7-Story Edgebrook Proposal may spark discussion on area’s redevelopment
by BRIAN NADIG
While the 41st Ward Zoning Advisory Board at its Feb. 6 meeting raised objections to the height of a proposed seven-story building at 5408-16 W. Devon Ave., it hopes that the retail-residential proposal can spark a community discussion on how Downtown Edgebrook can best be revitalized.
Board member Dick McDowell said that the community would welcome mixed-use development but not necessarily at the sacrifice the area’s low-rise character. “Are we interested in improvement? Yes,” McDowell said. “Are we willing to give away the store? No, we’re not.”
Akton Realty president Charles Markopoulos, the project’s developer, said that the Devon business corridor looks “tired” and that more residential density will help to support existing stores and to attract new businesses. The existence of public transportation in Edgebrook, including a Metra stop, makes the area conducive to higher density, he said.
Edgebrook has lost a retail tenants to the shopping centers along Touhy Avenue in Niles and Skokie, and the parking meter boxes have driven customers away because they make it too expensive to park in the area, Markopoulos said. “What’s the alternative? It’s been like this for 25 years, and it’s only getting worse,” he said.
Akton is looking into to purchasing an adjacent building at 5418-20 W. Devon Ave. and then to incorporate that 6,000-square-foot parcel into the project, Markopoulos said. “If we get the other building, maybe we could go down a story, but I’d have to check,” he told the board. Both parcels that Akton is seeking to buy have had a history of vacancy problems.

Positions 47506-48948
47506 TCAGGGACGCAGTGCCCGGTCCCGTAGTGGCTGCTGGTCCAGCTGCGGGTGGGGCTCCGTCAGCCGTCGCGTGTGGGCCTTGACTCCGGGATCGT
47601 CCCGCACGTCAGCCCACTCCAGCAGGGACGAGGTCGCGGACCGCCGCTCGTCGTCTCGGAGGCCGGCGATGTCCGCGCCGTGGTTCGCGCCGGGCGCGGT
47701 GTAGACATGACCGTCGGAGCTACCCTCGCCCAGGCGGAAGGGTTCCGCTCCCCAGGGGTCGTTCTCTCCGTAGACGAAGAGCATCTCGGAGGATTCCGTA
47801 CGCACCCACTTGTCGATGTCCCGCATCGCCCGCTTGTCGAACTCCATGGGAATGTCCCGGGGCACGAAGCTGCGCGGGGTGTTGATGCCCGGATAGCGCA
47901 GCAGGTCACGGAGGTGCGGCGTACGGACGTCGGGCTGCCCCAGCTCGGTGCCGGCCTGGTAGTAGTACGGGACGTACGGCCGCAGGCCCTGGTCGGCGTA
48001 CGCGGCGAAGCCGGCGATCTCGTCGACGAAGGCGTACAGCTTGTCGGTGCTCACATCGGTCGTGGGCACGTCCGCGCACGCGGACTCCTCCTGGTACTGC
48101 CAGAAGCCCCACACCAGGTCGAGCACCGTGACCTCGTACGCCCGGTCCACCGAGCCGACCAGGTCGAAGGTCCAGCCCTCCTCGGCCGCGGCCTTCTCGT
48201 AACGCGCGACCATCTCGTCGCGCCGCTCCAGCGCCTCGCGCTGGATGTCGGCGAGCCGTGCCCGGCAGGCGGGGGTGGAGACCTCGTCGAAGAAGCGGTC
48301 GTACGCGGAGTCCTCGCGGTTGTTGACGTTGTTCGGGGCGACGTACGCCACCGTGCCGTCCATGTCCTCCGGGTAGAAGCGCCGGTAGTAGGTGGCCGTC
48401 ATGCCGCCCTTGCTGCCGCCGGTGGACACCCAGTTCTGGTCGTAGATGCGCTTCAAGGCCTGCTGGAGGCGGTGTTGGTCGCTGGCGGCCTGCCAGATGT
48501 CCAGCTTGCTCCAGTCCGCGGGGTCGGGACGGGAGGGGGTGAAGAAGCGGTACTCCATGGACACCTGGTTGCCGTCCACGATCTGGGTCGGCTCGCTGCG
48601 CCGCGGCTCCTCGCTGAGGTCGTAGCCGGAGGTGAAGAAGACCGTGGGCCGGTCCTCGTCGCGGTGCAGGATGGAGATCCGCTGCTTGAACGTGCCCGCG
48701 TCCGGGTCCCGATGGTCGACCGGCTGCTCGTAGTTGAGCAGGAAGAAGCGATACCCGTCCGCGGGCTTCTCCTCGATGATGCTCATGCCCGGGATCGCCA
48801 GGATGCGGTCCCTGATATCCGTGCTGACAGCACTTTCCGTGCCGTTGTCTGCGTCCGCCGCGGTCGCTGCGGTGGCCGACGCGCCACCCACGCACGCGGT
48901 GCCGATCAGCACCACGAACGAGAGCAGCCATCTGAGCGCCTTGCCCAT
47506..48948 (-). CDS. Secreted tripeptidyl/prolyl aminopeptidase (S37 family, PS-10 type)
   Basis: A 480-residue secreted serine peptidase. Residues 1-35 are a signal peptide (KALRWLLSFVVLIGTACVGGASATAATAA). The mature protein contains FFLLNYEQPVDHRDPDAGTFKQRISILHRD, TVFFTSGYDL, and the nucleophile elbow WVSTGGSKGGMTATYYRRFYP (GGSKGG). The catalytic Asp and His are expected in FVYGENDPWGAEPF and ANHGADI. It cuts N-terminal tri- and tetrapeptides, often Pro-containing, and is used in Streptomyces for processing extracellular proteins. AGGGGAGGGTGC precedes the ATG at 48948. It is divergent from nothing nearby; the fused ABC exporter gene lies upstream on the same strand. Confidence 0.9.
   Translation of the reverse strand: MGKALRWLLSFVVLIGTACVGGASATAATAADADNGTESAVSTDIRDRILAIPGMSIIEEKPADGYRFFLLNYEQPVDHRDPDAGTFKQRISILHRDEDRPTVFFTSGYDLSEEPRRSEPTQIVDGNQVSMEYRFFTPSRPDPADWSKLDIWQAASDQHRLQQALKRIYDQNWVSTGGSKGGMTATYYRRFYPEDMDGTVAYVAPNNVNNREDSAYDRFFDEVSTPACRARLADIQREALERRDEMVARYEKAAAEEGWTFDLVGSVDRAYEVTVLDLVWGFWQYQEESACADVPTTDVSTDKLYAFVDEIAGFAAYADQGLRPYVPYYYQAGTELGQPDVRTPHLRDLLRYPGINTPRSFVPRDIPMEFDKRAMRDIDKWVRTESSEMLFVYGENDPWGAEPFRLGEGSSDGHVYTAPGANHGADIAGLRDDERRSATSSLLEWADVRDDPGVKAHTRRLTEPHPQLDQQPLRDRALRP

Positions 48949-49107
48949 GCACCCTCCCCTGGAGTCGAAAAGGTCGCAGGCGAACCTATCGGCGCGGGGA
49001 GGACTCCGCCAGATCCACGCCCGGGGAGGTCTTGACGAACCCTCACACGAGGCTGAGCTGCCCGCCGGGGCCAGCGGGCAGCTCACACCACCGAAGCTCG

Board chairman Kevin Walsh said that a lot of issues need to be addressed in Downtown Edgebrook but that the community is “not ready to hit the panic button” and support the first redevelopment proposal. A survey taken by the Edgebrook Community Association in 2002 showed that 77 percent of residents supported mixed-use development of up to three stories in the business district but that 78 percent opposed high-rise buildings.
McDowell said that the proposed building could be made shorter by designing a deeper building that would cover the entire lot, allowing for more units per floor. Parking could then be located under the second floor, he said.
Current plans call for the 78-foot-tall building to cover only the front half of the 12,000-square-foot parcel, with four units per floor and 2,600-square feet of retail space on the ground floor. Twenty-four uncovered parking spaces would be located in the rear half of the property.
Under the proposal, the site’s existing one-story building would be demolished. All of the approximately 7,000-square-foot building’s storefronts, whose previous occupants included the Al Primo Canto restaurant, are vacant.
At the urging of Walsh, Markopoulos agreed to work with the Edgebrook Chamber of Commerce, Edgebrook Community Association and others on a redevelopment plan for Devon. A resident at the meeting suggested that those groups consult with “Main Street” program. which has done consulting work on the revitalization of the Six Corners business district.
Alderman Mary O’Connor said that she would help facilitate the discussion on the area’s revitalization.